After each pilot we’ve run a short survey that asks participants to weigh in on highlights of the program, the bits they’d change or optimize, and what they’ve found less interesting. We continue to adjust.

You had one round focused on women speakers. Why, and what did it accomplish?

In November of 2015, I went to Mozfest in London, along with quite a few Tech Speakers from a variety of countries. We’d just completed our second pilot, which followed a pattern similar to the first, with increased focus on speaking practice. We’d had one nonbinary person in our first pilot, but no women in the first two rounds.  

Tech Speakers attended Mozfest as part of a larger group of Mozilla volunteers hosted by George Roter and our Participation Leadership initiative. George led a goal-setting exercise at the close of the weekend. I pronounced that I would run an all-women’s pilot of the Tech Speakers program as a way to start to redress the gender imbalance. More than one woman expressed interest then and there. I also recruited women technologists from two Diversity & Inclusion programs that Mozilla sponsors: Outreachy and TechWomen.

I believed that having a virtual meeting space that was just for women would add a level of comfort and security for the participants. Participants came from Cameroon, Greece, India, Lebanon, Palestine, Romania and Tunisia.

How many speakers do you have and what do they do for Mozilla?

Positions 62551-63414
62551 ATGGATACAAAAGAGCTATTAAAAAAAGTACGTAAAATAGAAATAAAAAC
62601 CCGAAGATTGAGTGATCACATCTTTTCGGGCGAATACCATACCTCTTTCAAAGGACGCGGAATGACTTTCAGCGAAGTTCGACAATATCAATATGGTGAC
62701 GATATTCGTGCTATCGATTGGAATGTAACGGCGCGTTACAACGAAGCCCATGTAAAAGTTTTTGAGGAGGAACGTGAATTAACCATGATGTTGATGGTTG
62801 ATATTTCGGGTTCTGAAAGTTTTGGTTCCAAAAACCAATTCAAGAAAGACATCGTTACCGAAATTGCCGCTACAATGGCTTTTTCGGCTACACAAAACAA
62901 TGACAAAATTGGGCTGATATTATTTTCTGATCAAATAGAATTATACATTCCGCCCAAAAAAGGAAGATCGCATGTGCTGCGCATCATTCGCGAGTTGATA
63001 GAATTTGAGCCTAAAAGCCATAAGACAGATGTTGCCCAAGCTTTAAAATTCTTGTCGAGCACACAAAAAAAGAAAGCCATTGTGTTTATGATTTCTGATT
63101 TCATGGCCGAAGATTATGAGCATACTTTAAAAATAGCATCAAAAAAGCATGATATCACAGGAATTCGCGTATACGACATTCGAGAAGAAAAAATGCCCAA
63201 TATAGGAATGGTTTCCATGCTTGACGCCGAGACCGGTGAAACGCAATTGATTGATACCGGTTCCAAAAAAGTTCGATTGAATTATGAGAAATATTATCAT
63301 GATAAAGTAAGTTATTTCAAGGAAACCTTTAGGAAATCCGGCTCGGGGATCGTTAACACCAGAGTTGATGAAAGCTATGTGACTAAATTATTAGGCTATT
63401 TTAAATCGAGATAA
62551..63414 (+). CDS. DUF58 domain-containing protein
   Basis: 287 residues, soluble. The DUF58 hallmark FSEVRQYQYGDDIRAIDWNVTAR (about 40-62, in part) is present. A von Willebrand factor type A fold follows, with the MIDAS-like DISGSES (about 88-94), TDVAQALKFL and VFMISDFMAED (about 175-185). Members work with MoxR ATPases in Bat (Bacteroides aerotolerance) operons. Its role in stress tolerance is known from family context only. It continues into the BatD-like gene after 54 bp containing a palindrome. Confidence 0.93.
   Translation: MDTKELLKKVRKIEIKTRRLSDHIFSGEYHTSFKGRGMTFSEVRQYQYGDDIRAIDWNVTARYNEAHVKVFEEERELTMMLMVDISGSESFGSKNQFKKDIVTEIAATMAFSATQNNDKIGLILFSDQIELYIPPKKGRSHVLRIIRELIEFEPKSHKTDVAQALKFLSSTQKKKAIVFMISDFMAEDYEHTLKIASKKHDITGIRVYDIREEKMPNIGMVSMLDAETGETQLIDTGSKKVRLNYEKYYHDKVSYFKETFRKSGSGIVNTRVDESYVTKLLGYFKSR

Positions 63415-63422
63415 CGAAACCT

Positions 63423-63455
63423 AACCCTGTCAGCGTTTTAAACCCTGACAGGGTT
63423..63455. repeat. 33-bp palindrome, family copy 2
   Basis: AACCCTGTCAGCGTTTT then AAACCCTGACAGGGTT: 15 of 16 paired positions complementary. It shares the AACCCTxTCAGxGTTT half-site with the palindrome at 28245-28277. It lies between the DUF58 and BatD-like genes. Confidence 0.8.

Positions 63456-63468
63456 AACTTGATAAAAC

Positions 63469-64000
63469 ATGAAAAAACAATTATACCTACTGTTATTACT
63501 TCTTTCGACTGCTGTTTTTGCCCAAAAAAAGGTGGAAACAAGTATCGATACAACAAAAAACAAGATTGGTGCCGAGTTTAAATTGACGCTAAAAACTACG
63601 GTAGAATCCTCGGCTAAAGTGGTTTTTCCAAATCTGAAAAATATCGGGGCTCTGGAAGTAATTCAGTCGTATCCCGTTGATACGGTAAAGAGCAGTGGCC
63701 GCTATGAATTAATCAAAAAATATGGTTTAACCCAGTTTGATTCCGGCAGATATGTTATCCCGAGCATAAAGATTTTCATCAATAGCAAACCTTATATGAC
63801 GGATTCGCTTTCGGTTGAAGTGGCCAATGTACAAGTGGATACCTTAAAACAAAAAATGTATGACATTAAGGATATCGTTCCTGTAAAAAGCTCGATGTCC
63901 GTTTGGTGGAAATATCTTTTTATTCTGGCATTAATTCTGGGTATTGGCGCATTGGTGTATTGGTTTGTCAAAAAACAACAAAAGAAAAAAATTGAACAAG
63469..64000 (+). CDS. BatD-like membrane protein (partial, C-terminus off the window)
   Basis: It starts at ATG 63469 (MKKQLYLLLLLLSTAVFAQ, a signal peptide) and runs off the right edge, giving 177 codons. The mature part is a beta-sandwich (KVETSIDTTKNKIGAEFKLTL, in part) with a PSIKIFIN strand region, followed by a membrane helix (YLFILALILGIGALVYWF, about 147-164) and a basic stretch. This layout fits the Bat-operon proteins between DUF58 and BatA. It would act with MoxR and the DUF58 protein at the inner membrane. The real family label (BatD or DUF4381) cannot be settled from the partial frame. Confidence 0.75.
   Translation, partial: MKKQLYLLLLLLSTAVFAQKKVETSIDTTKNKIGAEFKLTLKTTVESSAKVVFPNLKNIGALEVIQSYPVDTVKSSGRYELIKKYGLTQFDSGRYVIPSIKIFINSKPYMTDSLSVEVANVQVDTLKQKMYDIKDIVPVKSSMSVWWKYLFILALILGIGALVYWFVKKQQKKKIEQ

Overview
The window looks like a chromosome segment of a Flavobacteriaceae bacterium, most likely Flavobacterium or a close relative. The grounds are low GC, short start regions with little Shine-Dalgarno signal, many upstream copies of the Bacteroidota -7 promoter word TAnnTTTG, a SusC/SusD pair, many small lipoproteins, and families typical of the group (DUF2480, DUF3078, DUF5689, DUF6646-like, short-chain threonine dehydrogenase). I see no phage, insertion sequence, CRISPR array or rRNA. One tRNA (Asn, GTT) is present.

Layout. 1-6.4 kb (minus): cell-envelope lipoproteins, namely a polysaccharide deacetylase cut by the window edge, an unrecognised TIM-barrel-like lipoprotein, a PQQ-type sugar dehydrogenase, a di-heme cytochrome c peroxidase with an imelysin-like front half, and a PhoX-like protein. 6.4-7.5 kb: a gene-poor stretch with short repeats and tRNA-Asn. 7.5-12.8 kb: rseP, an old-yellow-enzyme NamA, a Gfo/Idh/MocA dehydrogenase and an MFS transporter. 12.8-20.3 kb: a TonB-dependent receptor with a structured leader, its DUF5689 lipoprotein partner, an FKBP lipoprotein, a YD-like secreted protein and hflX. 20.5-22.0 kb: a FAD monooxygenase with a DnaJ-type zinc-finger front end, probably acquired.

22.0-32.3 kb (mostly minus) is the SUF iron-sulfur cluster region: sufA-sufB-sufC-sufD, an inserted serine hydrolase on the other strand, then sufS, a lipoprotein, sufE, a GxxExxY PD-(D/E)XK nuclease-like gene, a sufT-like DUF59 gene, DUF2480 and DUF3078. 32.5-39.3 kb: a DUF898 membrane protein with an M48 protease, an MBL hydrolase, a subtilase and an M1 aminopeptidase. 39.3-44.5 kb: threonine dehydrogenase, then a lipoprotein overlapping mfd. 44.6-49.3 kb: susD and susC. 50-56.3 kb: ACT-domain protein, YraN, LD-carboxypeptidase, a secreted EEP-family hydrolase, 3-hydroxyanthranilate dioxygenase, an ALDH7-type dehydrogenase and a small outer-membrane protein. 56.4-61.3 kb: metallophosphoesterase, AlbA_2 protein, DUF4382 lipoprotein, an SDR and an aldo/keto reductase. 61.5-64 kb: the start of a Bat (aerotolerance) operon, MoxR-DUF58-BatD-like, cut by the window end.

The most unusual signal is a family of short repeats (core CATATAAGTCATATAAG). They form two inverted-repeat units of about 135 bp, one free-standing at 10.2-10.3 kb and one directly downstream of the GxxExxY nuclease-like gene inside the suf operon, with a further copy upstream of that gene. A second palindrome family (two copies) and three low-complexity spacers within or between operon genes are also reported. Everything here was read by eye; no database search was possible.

Over 60 Mozilla Tech Speakers have participated in the program to date. They come from over 20 countries, and are at all levels of experience. They have different interests and skills - from web design and development to systems programming to security to hardware hackery. What they share is an alignment around Mozilla’s mission to protect the Internet. Some are passionately Open Source, others are more entrepreneurial and opportunistic. They skew young, and single. Some of them dream of living from airport to airport, and conference to conference, while others are building skills and recognition to advance their professional lives while also serving their local communities.

We support volunteer Tech Speakers to travel and present about Firefox and Mozilla technologies and projects at community meetups, educational events and regional developer conferences. We mentor and encourage them to increase their skill as public speakers and extend their influence.  Tech Speakers are representing Mozilla and sharing their knowledge at regional tech events, and as active members of allied open source communities. They increase awareness of our mission and our technology, extending our visibility into developer communities worldwide.
How did coaching 5-minute talks fit into the mix of training?